Iceland: Crossing the Middle

It depends what your definition of “it” is.

Most of one day we pushed through mud and water.

Most of one day we pushed through mud and water.

As the horizontal rain stung our faces, Bob announced the temperature had dropped to 35 degrees. I hadn’t bothered with the map all day and was surprised to see a turnoff ahead. It appeared the alternate road would at least drop off the ridge and we might find sheltered camping there. We both had to stop losing heat, and soon. We blew down the loose, gravelly switchbacks and rode to the nearest building for shelter until we could get our bearings on the map. After ten minutes of cold-addled indecision, a maintenance worker appeared. No, he said, no campgrounds were around here, but a farm stay accommodation was within two miles. We began to feel warmer immediately.

The innkeeper shuddered as we told her where we had come from. Her compassion warmed us and later when she had gone, it echoed through the quiet dining room as we munched on crisp breads and drank the coffee and hot chocolate she’d left for us. This delicious warmth and hospitality helped us understand why we don’t see more Icelandic bicyclists out in the elements. Later as we huddled by the lace curtained window – and the warm radiator below it – snowflakes blew by outside.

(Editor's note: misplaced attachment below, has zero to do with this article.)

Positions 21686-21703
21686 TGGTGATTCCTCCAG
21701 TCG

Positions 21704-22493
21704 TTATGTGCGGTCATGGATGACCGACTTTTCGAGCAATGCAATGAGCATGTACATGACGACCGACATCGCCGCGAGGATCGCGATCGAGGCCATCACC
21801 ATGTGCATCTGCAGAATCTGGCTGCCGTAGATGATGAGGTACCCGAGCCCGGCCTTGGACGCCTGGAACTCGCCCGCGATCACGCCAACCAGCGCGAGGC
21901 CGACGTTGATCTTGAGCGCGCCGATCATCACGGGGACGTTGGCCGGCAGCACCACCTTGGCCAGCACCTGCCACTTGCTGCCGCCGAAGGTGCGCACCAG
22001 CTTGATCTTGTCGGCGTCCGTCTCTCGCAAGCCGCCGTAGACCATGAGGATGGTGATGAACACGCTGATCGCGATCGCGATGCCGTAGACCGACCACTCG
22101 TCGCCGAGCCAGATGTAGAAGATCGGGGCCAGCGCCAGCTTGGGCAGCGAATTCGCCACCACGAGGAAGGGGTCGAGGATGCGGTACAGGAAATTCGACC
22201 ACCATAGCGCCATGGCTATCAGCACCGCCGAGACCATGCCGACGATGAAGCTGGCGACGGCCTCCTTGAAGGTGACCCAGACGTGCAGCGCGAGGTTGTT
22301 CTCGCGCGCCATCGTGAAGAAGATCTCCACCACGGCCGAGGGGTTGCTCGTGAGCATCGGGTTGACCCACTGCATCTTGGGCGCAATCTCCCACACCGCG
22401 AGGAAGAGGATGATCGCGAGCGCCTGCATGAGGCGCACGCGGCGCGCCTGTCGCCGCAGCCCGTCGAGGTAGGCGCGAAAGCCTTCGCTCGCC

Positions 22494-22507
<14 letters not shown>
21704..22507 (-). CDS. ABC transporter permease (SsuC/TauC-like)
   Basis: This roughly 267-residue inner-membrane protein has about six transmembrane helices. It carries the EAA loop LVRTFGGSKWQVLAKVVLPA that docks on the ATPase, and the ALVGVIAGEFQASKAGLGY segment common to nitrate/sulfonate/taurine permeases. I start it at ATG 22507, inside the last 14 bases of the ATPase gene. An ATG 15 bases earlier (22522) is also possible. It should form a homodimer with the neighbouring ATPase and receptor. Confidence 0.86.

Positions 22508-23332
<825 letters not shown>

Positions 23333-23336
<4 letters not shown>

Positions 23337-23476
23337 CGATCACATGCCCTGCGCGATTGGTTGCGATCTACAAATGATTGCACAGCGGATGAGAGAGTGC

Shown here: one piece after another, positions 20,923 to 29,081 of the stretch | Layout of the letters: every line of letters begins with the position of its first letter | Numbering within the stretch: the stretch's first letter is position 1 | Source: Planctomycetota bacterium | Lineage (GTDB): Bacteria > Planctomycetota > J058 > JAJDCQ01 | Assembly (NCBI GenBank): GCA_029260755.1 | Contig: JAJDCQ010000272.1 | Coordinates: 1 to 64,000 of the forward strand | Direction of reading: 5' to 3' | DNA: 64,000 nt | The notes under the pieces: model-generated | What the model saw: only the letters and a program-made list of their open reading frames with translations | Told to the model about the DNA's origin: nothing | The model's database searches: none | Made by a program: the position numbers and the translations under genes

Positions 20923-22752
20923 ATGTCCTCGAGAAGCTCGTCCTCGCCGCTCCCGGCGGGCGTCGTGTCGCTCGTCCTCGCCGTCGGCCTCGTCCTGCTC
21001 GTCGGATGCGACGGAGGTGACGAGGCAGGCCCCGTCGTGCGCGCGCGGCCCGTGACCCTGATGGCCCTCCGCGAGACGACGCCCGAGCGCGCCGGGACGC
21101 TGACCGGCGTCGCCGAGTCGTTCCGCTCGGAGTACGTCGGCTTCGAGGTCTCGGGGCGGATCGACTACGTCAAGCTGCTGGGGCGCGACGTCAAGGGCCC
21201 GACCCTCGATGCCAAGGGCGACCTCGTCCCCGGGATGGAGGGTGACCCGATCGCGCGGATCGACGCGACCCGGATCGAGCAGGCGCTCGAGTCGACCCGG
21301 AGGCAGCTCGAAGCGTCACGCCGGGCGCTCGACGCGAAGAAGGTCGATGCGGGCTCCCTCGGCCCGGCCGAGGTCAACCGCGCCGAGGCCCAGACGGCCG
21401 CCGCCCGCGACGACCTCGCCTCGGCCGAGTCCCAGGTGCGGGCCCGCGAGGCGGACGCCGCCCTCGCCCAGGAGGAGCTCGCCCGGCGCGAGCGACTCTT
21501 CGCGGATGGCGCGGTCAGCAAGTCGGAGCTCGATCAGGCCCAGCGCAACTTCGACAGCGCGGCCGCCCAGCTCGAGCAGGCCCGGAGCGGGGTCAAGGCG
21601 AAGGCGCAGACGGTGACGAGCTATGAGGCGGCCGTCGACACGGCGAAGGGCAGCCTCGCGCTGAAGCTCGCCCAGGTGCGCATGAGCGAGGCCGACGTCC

How hard can 57 kilometers be? Too hard, sometimes. We only made 21 miles that day. Iceland is like that.

Icelandic Cuisine: beans and onions, flat bread and dried fish; chocolate covered rasins for desert.

Icelandic Cuisine: beans and onions, flat bread and dried fish; chocolate covered rasins for desert.

The standoff with the tarantula ended in a truce after she endured being herded out the door by my helpful husband. At 10:00 p.m. the temperature was still over 90 degrees and she and I were both happy to be here.

If You Go. Don’t, but if you insist, consider doing a day hiking tour or trek instead of a bike tour. Many European cycle tourists ride the Ring Road which is sometimes busy and has no shoulders. The wind can hit anywhere and combined with passing trucks, can be strong enough to push or pull you into traffic. The highland routes are more adventurous and scenic with less traffic. Be aware of the possibility of long stretches of mud, snow, deep sand and no water. If you still want to bicycle tour in Iceland, invest in very good, warm clothing layers and rain gear. Be sure your tent will hold up in strong winds. Accommodation can be very expensive.